Sprinting through the tangle of the former flowerbeds, Saran ran onto the carpark.. He passed the rusting remains of a burnt out van, and was about halfway across, when he was suddenly dazzled by the headlights of a car parked in front of him. Instantly, he changed course to his right, simultaneously pulling his knife from his pocket.

He hadn't taken more than two steps, when a voice shouted from behind the lights. "Police Officer, stop."

Saran turned and looked towards the headlights. Just at the edge of vision, he could make out the figures of two cops holding guns. "Ah… Shit!" Saran cried, throwing his knife to the ground, then stepping two paces towards the lights and away from his weapon. Then he put his hands behind his back in submission, waiting for the officer to handcuff him. Seeing his defeated attitude, one officer holstered his gun and stepped forward into the light. Despite his apparent surrender, Saran was not going to give up without a fight. Against guns though, his knives were useless. He needed to get closer to the men. He watched as the other cop moved away from the vehicle, just sufficiently to cover his partner.

Waiting, tense with the need to flee, Saran stood motionless as the cop walked around behind him. Just as the man reached him, his partner sneezed, then sneezed again. Saran couldn't believe his luck; the gun was no longer pointing at him, and as yet another sneeze racked the cop, the idiot was no longer even looking at him. The other cop, realizing that he was no longer safely protected, started to step away, but he was too late.

Reaching into the sleeve of his jacket, Saran drew another knife strapped there, and in one fluid movement, swung around, bringing the razor sharp blade slicing through the air.

Dan Masters never stood a chance, as the deadly cutting edge was barely slowed by the muscle and tendons of his neck. The finely honed edge opened his jugular vein and windpipe with the precision of a surgeon's scalpel, and he fell back gurgling as his blood fountained into the night.

Saran, meanwhile, had reversed the movement of his arm, and threw the blade with practiced accuracy at the stomach of the still sneezing rookie. Then, whilst the knife was still whistling through the air, he ran for the darkness.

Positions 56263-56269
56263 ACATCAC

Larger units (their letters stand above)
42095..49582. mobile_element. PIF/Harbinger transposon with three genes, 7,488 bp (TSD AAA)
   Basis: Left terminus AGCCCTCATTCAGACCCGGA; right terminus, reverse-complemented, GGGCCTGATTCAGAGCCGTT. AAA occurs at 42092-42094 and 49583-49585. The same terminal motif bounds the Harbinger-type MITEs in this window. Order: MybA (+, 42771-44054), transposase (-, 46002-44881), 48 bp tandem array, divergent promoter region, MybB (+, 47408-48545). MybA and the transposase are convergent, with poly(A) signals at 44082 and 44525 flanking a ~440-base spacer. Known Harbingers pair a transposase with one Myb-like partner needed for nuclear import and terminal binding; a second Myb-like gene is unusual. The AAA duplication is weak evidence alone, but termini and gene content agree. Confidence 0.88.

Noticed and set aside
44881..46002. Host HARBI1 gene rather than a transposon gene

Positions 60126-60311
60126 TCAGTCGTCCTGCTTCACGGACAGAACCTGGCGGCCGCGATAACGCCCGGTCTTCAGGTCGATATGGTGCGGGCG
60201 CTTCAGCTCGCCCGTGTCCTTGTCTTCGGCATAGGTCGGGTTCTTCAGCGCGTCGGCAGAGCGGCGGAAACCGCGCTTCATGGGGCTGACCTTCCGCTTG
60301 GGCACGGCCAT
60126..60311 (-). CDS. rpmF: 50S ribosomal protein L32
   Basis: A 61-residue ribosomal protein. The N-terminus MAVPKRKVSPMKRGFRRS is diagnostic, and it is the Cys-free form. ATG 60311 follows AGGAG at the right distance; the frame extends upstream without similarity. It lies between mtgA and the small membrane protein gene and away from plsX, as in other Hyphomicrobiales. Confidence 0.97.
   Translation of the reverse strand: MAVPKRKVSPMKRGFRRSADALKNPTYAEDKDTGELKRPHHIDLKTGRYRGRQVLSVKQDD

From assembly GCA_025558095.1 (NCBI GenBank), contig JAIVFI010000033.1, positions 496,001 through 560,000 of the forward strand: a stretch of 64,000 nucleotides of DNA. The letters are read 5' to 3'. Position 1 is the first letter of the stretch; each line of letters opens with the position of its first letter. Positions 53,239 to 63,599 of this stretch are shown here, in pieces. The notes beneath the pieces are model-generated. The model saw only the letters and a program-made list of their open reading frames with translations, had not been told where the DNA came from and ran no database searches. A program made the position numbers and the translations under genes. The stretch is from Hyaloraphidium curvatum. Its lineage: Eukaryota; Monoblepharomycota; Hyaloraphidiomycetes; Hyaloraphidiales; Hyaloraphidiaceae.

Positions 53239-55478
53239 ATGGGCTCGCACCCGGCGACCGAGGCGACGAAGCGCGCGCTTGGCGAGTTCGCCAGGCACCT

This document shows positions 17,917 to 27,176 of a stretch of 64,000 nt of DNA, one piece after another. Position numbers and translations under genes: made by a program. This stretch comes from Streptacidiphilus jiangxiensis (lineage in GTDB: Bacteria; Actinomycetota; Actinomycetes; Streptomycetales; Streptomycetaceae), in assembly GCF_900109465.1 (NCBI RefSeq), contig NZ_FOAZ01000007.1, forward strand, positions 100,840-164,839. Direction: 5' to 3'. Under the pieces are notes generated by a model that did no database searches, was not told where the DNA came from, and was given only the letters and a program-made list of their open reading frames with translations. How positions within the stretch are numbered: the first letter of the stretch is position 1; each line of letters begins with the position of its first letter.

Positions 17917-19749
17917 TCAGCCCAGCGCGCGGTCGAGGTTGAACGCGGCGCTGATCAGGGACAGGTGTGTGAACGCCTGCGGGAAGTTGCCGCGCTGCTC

Saran sprinted into the bushes in front of the crumbling picture-house just in time, as he heard someone else running onto the carpark behind him. He paused in the safety of the vegetation, looking back at the scene of carnage he had created. He saw a man kneeling and comforting the moaning form of one cop, while nearby, the body of the other lay in a pool of blood.

Saran felt so alive, with a feeling of power and superiority. The cops had tried to arrest him, and he had killed one of them. He hoped that the other would die too. He felt almost invincible, but then common sense prevailed, and he realized that it would be wise for him to get out of the city tonight. He slipped away into the poorly illuminated canyons of the ghetto, laughing to himself in the knowledge that he was safe from immediate pursuit. The cops wouldn't attempt to follow him into this area without a massive effort, for here the gangs ruled supreme. By the time they had enough manpower, he would be far away from here. He would be back again though, in a few months, and then he would kill again.

I make no apologies for the story line and the ending. They are as I intended them. I feel that the reader should be made to think about the character, and it was my intention from the start was to leave you with a sense of foreboding. I hope that I succeeded in my aim, and that you enjoyed the exercise all the same. Bruce Willmott